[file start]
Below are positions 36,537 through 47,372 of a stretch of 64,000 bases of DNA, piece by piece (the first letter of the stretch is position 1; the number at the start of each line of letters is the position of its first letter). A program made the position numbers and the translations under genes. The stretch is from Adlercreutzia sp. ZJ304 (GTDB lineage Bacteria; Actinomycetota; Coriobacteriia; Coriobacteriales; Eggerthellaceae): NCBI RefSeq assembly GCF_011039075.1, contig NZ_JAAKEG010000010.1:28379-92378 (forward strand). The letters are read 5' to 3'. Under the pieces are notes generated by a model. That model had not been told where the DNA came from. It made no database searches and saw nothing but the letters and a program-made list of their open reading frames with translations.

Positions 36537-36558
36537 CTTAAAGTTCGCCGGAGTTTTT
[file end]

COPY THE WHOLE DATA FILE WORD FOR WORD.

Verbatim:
Below are positions 36,537 through 47,372 of a stretch of 64,000 bases of DNA, piece by piece (the first letter of the stretch is position 1; the number at the start of each line of letters is the position of its first letter). A program made the position numbers and the translations under genes. The stretch is from Adlercreutzia sp. ZJ304 (GTDB lineage Bacteria; Actinomycetota; Coriobacteriia; Coriobacteriales; Eggerthellaceae): NCBI RefSeq assembly GCF_011039075.1, contig NZ_JAAKEG010000010.1:28379-92378 (forward strand). The letters are read 5' to 3'. Under the pieces are notes generated by a model. That model had not been told where the DNA came from. It made no database searches and saw nothing but the letters and a program-made list of their open reading frames with translations.

Positions 36537-36558
36537 CTTAAAGTTCGCCGGAGTTTTT